Brand new hymnal for children & their families

Over the past year, a number of church members and staff have worked very hard to publish a children’s hymnal. The finished product, Sing to God: A Hymnal for Children and Their Families, has been published and has arrived from the printer.   The hymnal features over 70 hymns in a variety of styles – tunes familiar to our congregation, Sunday School hymns, and even two original “books of the Bible” songs by Jerry Monds. The hymnal also features beautiful illustrations by three artists from our congregation: Leslee Bechtel, Ansley Black, and Carey Haynes. The hymnals will be presented by the Children’s Ministry as a milestone for four-year-olds on Sunday, August 27 and annually after that; they will also be available for purchase in the FPC Bookstore beginning in September.

 

Breakfast for Parents on August 20!

Sunday, August 20, is Kick-Off for your child(ren)s’ Sunday School group.   We ask that parents escort their children to their group’s meeting room on this Kick-Off day and offer a hello/thanks to the great group of leaders who will be journeying with your child for the next 10 months.  THEN…….

Starting at 10:00 A.M. we are hosting a breakfast for parents in Courtenay Hall.   You’ll have time to visit with friends, make new friends, and enjoy Kim’s great cooking.

Groups for ages 3 through 6th grade study the Bible together and grow as disciples as they pray, serve, play, and care for each other.   Babies and toddlers have a fun time in our loving Nursery playing and hearing a Bible story, too.

The Sunday School hour for children is 9:45-10:45 A.M.   Families will receive an e-mail with their child’s group and room assignment prior to August 20.

Relationships matter!  

Faith is caught more than it is taught.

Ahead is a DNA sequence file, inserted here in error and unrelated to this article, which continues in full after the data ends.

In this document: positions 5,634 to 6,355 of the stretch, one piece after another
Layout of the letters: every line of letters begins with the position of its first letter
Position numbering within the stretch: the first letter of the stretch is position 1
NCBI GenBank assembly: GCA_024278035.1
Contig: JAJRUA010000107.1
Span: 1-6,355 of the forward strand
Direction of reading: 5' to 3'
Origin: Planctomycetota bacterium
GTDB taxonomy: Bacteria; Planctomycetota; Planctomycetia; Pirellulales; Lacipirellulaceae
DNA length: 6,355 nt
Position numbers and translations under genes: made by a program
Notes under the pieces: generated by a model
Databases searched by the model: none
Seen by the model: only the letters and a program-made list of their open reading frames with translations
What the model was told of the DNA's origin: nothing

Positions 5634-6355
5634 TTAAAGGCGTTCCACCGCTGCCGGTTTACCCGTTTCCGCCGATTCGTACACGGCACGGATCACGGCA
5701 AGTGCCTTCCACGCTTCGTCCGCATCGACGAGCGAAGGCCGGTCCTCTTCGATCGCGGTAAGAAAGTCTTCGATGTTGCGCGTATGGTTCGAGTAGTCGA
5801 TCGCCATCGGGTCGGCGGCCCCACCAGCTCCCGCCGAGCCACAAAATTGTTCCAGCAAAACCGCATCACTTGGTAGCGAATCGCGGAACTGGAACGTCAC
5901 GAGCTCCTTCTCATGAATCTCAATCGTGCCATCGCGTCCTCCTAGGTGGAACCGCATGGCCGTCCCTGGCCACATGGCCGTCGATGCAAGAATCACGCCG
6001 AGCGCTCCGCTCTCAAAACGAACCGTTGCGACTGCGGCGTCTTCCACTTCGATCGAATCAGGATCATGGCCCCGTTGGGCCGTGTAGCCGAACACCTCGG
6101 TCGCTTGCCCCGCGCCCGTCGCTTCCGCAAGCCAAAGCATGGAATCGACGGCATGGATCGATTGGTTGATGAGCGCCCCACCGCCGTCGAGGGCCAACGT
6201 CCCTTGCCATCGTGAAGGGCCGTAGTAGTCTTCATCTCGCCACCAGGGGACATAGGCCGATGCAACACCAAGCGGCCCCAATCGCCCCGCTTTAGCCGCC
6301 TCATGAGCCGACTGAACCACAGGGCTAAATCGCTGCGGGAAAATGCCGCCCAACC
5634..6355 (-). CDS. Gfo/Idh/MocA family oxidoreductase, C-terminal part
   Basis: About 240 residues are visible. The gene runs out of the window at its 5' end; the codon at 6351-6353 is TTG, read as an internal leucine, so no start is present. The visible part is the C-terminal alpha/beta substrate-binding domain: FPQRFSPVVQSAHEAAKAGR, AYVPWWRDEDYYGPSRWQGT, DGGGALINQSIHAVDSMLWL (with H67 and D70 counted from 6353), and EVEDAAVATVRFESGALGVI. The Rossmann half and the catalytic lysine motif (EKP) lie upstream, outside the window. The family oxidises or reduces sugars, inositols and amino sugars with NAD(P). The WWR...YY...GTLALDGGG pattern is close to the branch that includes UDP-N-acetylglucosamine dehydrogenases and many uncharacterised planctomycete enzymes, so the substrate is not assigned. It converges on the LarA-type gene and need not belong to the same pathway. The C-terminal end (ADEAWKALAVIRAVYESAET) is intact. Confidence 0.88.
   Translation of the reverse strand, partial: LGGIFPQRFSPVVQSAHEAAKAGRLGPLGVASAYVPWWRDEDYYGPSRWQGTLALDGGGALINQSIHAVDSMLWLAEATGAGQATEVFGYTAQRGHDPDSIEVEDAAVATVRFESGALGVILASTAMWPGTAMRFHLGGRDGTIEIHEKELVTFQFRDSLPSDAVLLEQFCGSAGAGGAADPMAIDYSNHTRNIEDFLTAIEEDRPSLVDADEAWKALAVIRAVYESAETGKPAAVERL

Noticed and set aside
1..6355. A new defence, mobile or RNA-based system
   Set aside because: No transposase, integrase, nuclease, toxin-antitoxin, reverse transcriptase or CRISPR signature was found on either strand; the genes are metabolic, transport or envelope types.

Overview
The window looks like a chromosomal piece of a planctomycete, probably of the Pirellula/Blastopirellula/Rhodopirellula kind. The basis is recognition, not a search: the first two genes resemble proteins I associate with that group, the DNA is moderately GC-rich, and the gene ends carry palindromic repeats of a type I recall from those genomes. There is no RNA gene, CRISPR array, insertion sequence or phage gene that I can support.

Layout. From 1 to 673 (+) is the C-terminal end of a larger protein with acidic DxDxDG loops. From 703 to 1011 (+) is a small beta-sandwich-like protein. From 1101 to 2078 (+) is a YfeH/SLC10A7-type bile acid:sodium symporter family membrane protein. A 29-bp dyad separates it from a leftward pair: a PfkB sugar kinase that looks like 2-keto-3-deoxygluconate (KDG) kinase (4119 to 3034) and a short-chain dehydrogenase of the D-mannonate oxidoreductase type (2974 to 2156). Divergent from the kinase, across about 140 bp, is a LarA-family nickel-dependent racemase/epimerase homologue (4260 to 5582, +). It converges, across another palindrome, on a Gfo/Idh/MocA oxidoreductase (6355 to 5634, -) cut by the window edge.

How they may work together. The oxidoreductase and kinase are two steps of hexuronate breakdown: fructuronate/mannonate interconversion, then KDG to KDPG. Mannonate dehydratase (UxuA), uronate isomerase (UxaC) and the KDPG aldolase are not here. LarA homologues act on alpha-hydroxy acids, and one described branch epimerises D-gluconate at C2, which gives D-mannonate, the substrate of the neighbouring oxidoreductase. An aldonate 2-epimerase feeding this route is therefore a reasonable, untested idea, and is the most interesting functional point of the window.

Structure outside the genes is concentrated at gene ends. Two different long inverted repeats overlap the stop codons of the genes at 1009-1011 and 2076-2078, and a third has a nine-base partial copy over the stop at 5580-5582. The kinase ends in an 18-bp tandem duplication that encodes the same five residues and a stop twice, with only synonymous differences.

Creating a Lenten Prayer Space at Home

In a family with small children, how do you create the space to journey through Lent in a developmentally appropriate way? Our family has tried different practices and readings through Lent, but the one thing has been constant in our Lenten practices: creating a collection of symbolic items in a central place in the home (i.e. on the family table or on a stand in a main living area). As my boys grow and our family changes, this sacred space changes.  Items I always include are a candle, a cross, an empty bowl to represent fasting, a scripture passage and/or prayer, and a small Bible. All of these items are placed on a purple cloth. We’ve also included a poem, art postcard or alms tin some years.

These items are helpful as talking points with children. They serve as a guide to other disciplines you choose to take on as a family. As you explore and explain the items, children wonder in ways that also help you to journey through Lent together. A variety of items, and giving room for questions and conversation, allows for differentiation in meeting everyone’s needs and understandings.

Candle: Always a symbol of God’s presence with us. I often say as I light the candle, “We light the candle to remind us that God is with us in this place, at this time.”

The purple cloth: For children who traveled through advent, the purple of lent will be familiar as a color for a time of waiting. Use a circle calendar of the church year to show the children that we are in Lent, waiting for the great feast of Easter.

An empty bowl: Explain that we fast so that we have more time or energy to remember to talk to God during Lent. We are getting ready for the great mystery of Easter. Older children can be encouraged to write down something they want to fast from and place the paper in the bowl.